True Treasures in Bentonville, Arkansas may be off the beaten path, but it has stood tall for nearly two decades. Photo by Daniel Bereznicki.
Photo by Daniel Bereznicki

True Treasures may be off the beaten path, but it has stood tall for nearly two decades

BENTONVILLE, ARK. – Rick and Debbie True opened their flea market store, True Treasures, on Sept. 15, 2004, in a two-story house on Highway 72 West in Bentonville, Ark. 

Initially, not everyone was supportive. 

“People said, ‘Oh, you’ll never make it all the way out there,” Debbie recalled. After 17 years, True Treasures has become a fixture in the community. Before opening True Treasures, Rick and Debbie had a shop on South Main Street in Bentonville for three years.

True Treasures has a driveway that circles a tree, and displayed nearby is Rick’s red tractor. At the entrance lies early 1900s farming equipment, vintage furniture and collected treasures from years ago. Inside True Treasures, down the hallway and past the living rooms, there is a large open room with small islands of 1950s furniture, jewelry and other collectibles, forming a maze of antiques. To the right, steps lead up to the second-story level of the flea market, where artists repurpose old materials and make something new out of something old. 

Rick and Debbie’s circumstances have allowed them to pursue their passions. Rick raises beef cattle while Debbie runs True Treasures. But their success came from the support they gave each other. 

“We work a lot together,” said Debbie. “He hauls me all over the country… And if he’s out, running around and sees something he thinks I might like, he’d buy it.”

Rick’s ability to fix things has helped support the shop, and has given them opportunities to buy and restore antiques.

“He (Rick) repairs everything,” Debbie said. “Ya know, I try to run things by him and ask if this ‘is this fixable or is this junk.’ He’s pretty much a Jack-of-all-trades. He’s our go-to man.”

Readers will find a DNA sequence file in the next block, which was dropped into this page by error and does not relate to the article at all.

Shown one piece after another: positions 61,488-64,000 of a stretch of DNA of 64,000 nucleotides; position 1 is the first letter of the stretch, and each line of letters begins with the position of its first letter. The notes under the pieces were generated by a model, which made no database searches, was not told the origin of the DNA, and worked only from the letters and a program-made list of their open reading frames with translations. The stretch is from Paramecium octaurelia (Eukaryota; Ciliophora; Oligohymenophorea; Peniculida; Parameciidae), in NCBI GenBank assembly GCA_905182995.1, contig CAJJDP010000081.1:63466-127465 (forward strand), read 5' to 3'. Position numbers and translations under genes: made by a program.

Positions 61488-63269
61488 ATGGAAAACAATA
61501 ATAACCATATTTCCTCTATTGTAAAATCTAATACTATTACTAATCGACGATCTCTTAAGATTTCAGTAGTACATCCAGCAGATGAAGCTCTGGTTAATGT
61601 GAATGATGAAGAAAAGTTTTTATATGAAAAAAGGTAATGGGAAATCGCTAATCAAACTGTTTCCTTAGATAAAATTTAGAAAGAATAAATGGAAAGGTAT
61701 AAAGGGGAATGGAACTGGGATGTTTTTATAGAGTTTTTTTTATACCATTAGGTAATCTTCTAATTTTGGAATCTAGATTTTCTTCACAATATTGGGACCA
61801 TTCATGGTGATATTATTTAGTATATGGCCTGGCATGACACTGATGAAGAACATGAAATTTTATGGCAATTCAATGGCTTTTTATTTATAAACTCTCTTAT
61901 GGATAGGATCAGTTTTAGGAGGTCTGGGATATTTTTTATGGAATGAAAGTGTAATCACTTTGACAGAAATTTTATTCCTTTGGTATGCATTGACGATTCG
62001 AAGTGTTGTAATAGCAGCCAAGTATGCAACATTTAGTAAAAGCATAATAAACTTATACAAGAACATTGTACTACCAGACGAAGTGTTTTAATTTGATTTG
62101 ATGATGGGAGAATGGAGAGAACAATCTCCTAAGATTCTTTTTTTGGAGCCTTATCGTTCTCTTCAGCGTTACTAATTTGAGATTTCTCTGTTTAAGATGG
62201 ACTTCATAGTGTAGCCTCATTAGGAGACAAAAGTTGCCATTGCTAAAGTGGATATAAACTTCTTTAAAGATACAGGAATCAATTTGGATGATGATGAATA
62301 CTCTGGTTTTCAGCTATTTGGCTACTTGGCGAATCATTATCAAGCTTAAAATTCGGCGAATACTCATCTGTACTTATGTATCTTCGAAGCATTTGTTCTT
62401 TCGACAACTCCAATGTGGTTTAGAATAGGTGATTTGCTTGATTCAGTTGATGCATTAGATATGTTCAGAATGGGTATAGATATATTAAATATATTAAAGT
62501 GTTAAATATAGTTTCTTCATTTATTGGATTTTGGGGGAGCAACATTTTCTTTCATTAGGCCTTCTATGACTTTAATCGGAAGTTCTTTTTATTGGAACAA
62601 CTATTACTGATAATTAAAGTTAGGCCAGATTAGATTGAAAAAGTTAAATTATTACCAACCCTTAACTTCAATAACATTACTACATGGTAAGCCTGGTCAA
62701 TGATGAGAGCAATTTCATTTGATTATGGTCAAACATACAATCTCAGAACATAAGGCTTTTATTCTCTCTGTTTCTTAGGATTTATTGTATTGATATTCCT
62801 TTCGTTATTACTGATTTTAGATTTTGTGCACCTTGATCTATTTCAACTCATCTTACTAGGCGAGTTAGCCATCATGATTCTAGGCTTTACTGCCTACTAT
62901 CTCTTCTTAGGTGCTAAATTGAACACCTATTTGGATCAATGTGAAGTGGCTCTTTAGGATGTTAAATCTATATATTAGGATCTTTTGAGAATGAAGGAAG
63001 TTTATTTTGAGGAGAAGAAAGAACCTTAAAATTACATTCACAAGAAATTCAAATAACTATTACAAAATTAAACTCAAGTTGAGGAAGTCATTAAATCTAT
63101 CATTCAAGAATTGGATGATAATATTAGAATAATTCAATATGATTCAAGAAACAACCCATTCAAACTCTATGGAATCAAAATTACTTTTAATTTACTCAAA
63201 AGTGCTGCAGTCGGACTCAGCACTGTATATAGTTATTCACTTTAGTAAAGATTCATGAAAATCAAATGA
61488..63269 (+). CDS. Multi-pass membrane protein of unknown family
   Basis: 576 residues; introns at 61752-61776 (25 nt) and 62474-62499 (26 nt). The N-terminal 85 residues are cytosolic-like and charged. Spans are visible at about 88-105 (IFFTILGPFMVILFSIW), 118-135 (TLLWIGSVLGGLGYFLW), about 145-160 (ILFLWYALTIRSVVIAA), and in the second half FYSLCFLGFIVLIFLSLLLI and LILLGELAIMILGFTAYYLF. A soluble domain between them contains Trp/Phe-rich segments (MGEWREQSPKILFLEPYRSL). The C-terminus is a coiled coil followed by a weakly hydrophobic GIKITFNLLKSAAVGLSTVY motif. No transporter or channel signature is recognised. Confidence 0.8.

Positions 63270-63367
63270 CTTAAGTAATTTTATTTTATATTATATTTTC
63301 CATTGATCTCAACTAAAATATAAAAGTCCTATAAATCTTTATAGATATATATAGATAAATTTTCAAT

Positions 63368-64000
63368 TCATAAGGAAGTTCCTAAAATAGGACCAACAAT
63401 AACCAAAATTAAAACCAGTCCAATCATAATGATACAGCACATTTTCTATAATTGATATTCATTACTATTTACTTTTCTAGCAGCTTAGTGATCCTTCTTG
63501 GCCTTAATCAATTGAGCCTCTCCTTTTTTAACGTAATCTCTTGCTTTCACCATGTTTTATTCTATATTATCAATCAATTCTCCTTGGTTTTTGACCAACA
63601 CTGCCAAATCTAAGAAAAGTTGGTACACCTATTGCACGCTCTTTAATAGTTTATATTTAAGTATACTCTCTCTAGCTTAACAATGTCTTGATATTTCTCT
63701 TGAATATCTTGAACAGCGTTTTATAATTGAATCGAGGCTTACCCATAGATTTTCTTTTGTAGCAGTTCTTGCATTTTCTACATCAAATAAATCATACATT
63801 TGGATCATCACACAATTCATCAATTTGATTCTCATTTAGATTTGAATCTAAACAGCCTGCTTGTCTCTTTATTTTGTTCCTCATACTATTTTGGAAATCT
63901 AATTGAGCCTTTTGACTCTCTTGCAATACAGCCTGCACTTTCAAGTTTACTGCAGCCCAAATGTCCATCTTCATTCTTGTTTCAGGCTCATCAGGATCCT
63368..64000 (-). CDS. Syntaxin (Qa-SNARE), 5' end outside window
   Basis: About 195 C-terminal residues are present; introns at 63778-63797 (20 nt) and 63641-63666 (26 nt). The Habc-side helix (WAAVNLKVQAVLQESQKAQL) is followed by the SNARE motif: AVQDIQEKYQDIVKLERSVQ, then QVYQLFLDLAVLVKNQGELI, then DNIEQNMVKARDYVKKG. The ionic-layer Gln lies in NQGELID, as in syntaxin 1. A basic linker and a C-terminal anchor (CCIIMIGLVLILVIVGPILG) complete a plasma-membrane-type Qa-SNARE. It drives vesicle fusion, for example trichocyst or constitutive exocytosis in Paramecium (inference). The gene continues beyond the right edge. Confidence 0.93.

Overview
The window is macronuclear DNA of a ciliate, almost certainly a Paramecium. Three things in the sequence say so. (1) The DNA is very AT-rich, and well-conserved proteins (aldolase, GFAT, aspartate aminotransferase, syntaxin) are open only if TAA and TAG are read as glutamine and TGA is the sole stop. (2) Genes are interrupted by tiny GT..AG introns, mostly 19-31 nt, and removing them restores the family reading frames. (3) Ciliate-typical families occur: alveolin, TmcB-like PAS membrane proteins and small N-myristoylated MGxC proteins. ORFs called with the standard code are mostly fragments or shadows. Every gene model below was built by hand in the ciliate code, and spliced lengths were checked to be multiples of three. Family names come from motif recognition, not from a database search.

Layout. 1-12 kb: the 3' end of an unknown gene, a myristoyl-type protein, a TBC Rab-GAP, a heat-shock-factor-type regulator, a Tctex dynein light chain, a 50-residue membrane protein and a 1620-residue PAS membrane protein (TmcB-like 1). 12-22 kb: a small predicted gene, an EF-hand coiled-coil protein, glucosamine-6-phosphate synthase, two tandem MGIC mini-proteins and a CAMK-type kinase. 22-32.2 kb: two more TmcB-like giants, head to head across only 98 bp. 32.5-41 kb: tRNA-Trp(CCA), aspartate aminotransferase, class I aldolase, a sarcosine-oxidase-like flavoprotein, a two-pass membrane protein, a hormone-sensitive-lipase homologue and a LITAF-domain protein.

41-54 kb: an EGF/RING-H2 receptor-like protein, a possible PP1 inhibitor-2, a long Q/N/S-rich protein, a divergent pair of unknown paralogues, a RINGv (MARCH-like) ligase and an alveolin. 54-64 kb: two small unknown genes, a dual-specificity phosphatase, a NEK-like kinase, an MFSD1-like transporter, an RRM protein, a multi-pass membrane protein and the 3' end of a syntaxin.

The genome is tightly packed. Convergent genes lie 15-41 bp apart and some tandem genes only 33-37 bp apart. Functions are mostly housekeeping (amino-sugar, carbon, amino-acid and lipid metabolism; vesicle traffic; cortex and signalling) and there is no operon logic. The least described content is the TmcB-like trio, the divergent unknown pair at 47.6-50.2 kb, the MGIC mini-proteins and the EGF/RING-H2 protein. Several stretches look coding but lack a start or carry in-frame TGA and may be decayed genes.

While Rick uses his hands to repair their antiques, it’s Debbie’s eyes and persistence that help her find collectible items for the shop.  “I love to hunt for it. I love to shop and find stuff that I think other people will like,” said Debbie. 

Debbie has support from her close friend of 18 years, Lyn Manley. Their love for antiquing initially brought them together. Lyn had a booth at Debbie’s old shop. Lyn had success selling her collection of antiques, and soon, Debbie and Lyn had developed a close friendship. Now, they work together at True Treasures.

While Debbie runs the business, Lyn stages, organizes and decorates the shop. This allows her to express her artistic side. 

“My favorite thing is just kind of doing the little vignettes and staging,” said Lyn. “Even though it’s exhausting.” 

Debbie enjoys Lyn’s artistic touch in the store. “She helps me a lot. She prods me along. She’s an artist, she’s our inside artist.”

It’s the relationship with people that’s the life and blood of True Treasures. It has kept them going, even when things weren’t easy. The year 2020 was especially difficult because of the COVID-19 pandemic. Regardless, True Treasures had to adapt.

Inside True Treasures in Bentonville, Arkansas. A flea market store owned by Rick and Debbie True. Photo by Daniel Bereznicki.
Photo by Daniel Bereznicki

In 2020, Debbie worked through most of the months using Instagram and Facebook. Together with Lyn, they would stage, take pictures and sometimes sell it over the phone. They would put it on the porch and let their customers pick it up. 

“She (Lyn) was my only helper during 2020 pretty much. Now, the other girls would come in at night and bring stuff, you know, when we were closed,” Debbie said.

Even then, they had to be innovative. True Treasures provided supplies for do-it-yourself projects for their customers, knowing they’d most likely be at home.

“We carried two lines of paint,” said Debbie. “People, during the pandemic, were redoing their furniture. You know, they’re at home doing projects.”

“They want it to be more homey because they’re home so much,” Lyn added. “And they’re having dinner together as a family.” 

Despite adapting to these circumstances and the changing market, Rick and Debbie have enjoyed running True Treasures.

“The best thing has been the people I have met along the way,” Debbie said. “The people part of the business is the best part to me.”

True Treasures isn’t just a business. It’s a part of the community; It’s a gem in a network of flea market businesses that support each other. In Benton County alone, True Treasures is one of 15 flea market businesses that support each other. If one flea market doesn’t have something a customer needs, they’ll refer that customer to another flea market in their area. To Debbie, a flea market isn’t just a business; it’s an opportunity to become part of a family.

“I married Rick and he lived here. I didn’t know a lot of people except his family,” Debbie said. “I made my own family here. That definitely is the best part, the people.”


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